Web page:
The U.S. dollar gold price drifted back below $1390 an ounce Monday morning in London, but remained well within its trading range of the last few weeks, as European stock markets edged higher, with analysts citing Wednesday's Federal Open Market Committee decision on U.S. monetary policy as "the big driver" for this week.
"On the whole, the market hopes for insightful comments in the course of the next Fed policy meeting. . .which will affect gold's further development as well," says a note from bullion refiner Heraeus.
Any so-called "tapering ' of the Fed's $85-billion-a-month quantitative easing program "would be bearish for gold and the other precious metals" says Jonathan Butler, precious metals strategist at Mitsubishi in London.
On the New York Comex, the so-called speculative net long position in gold futures and options—calculated as the number of "bullish" long minus "bearish" short contracts held by traders classed as speculators—fell in the week ended last Tuesday, according to Friday's weekly Commitment of Traders report from the Commodity Futures Trading Commission.
Silver meantime edged back below $22 an ounce, as other industrial commodities were broadly flat on the day, while on the currency markets the euro held steady against the dollar above $1.33.
For silver futures, the number of short contracts held by those in the Managed Money category—which includes hedge funds and other money managers—was slightly larger than the number of long contracts, CFTC data show. The last weekly reports to show money managers betting on aggregate against the silver price were published in April—prior to that no managed money net short silver position had been published since September 2007.
"Silver has been trying in vain to regain the $22 per troy ounce mark. . .[but] the high level of pessimism among money managers is putting pressure on the price," says today's commodities report from Commerzbank.
The world's biggest gold exchange traded fund SPDR Gold Trust (ticker: GLD) saw the volume of bullion held to back its shares hold steady at 1003.5 tonnes Friday, though it ended last week down 3.6 tonnes. The GLD has seen outflows amounting to one quarter of the gold it held at the start of this year.
Despite this, the GLD's biggest holder, hedge fund Paulson & Co., says it has no intention of closing its Gold Fund, news agency Bloomberg reports, citing a letter to investors it has obtained.
"While gold continues to pivot between negative investment appetite, which has slowed, and softer physical demand, this week the market focus will shift to the FOMC meeting and press conference," a note from Barclays says.
"The markets are a little bit fatigued at the moment," agrees Victor Thianpiriya, commodities analyst at ANZ.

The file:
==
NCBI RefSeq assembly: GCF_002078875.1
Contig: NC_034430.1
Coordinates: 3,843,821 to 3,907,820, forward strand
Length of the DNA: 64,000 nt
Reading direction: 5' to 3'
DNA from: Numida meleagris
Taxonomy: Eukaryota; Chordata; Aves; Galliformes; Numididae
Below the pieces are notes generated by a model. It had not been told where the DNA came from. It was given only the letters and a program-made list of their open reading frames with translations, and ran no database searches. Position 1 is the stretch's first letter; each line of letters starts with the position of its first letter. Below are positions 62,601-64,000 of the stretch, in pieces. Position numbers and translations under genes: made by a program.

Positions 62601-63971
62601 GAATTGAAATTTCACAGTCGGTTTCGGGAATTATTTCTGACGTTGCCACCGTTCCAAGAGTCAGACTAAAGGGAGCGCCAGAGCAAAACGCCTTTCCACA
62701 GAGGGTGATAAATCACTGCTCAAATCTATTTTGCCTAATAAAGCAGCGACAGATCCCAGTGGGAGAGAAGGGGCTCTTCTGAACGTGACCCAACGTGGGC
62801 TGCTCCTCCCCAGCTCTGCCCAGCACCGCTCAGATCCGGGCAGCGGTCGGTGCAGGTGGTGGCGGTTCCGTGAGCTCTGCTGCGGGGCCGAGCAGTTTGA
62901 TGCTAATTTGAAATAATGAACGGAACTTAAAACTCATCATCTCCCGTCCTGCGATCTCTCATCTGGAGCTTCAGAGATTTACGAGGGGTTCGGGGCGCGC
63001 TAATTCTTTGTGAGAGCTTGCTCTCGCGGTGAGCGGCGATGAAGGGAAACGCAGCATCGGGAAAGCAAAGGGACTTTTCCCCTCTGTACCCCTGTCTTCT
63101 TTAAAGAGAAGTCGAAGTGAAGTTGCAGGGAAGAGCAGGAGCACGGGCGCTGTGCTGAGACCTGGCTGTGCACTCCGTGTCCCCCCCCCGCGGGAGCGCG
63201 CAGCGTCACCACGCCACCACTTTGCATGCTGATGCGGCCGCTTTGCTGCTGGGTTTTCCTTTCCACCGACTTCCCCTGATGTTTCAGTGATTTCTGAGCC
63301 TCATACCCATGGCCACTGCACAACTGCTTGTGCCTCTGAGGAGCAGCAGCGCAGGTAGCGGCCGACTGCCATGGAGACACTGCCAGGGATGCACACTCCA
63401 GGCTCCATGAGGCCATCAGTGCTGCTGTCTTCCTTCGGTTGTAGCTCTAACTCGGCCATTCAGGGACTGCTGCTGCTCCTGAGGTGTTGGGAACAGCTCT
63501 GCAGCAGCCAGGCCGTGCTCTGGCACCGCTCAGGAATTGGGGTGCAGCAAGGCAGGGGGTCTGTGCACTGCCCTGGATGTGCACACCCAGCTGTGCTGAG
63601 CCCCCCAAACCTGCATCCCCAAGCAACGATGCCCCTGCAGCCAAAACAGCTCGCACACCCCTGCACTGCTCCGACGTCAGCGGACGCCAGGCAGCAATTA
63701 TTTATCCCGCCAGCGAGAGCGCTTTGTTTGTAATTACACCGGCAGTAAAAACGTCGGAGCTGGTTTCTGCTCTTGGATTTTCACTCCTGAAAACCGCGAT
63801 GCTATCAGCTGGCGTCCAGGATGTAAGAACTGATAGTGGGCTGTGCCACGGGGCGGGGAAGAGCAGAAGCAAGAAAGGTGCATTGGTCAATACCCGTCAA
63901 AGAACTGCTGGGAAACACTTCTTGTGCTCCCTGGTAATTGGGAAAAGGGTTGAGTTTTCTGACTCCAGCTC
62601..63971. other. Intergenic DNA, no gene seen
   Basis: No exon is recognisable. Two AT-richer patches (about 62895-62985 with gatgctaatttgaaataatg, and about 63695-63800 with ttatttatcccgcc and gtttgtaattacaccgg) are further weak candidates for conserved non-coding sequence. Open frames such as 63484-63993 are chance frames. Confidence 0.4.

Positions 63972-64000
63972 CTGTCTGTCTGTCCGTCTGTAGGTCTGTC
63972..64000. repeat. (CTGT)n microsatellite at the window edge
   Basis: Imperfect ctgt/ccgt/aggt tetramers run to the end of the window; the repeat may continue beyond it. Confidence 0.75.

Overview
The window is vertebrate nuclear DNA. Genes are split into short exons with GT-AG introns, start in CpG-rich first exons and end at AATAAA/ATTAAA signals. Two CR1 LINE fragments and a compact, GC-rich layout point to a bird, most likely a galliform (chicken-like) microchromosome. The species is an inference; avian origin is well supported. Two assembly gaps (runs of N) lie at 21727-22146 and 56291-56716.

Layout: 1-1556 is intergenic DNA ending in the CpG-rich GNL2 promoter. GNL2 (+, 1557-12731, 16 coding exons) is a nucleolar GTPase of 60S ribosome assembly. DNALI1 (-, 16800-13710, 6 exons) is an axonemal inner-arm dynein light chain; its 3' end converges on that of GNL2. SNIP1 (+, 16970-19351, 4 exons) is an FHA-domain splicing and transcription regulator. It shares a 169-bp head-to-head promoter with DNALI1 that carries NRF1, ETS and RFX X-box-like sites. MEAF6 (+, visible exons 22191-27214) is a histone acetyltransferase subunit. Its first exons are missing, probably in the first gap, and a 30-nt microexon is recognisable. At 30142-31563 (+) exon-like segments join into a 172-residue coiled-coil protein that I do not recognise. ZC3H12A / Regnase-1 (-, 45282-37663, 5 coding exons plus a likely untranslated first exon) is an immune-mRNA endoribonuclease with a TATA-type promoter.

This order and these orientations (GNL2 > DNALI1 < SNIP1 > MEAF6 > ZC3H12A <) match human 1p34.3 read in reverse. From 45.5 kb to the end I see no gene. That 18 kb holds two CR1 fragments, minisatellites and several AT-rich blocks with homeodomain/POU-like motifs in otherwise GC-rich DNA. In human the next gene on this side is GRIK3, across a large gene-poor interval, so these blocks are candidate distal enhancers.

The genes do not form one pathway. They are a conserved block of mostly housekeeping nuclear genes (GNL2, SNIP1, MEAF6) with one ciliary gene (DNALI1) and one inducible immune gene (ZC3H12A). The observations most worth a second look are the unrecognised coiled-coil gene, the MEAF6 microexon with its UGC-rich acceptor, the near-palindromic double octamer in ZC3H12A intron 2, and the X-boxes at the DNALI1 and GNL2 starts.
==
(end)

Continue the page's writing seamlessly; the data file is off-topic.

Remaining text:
"They are still looking for direction from the Fed meeting. That's clearly the big driver this week."
Over in China meantime, Huaan Asset management, one of two physically-backed gold ETF providers to be approved by the China Securities Regulatory Commission, has said it aims to attract $400 million of initial funding—equivalent to around 9 tonnes at current prices—though no launch date has yet been announced.
"Gold hasn't lost its appeal as a store of value in China," says fund manager Xu Yiyi, who will run the Huaan ETF.
"Investors here usually like to buy on dips, so a decline in the bullion prices this year should work in our favor."
Over in India, the only country with stronger gold demand than China last year, gold and silver imports amounted to $8.4 billion last month, a 90% year-on-year rise, though this was down from April's 138% annual rise, a trade ministry official said Monday. India's trade deficit meantime widened from $17.8 billion in April to $20.1 billion last month.
Gold and silver prices fell sharply in April, prompting a spike in physical gold demand, while Indian importers were also reported last month to be looking to get ahead of new regulations. Earlier this month, Indian authorities raised the import duty on gold to 8%, the second hike this year, and also curbed imports on a consignment basis.
In Northern Ireland meantime the conflict in Syria and tax avoidance are expected to be two of the major topics discussed by world leaders meeting for the G8 summit.
In Iran, outgoing president Mahmoud Ahmadinejad has been summoned to appear before a criminal court, the Washington Post reports, following the election Sunday of his successor Hasan Rohwani, a reputed moderate who won 51% of the vote.
Editor of Gold News, the analysis and investment research site from world-leading gold ownership service BullionVault, Ben Traynor was formerly editor of the Fleet Street Letter, the UK's longest-running investment letter. A Cambridge economics graduate, he is a professional writer and editor with a specialist interest in monetary economics.
(c) BullionVault 2013
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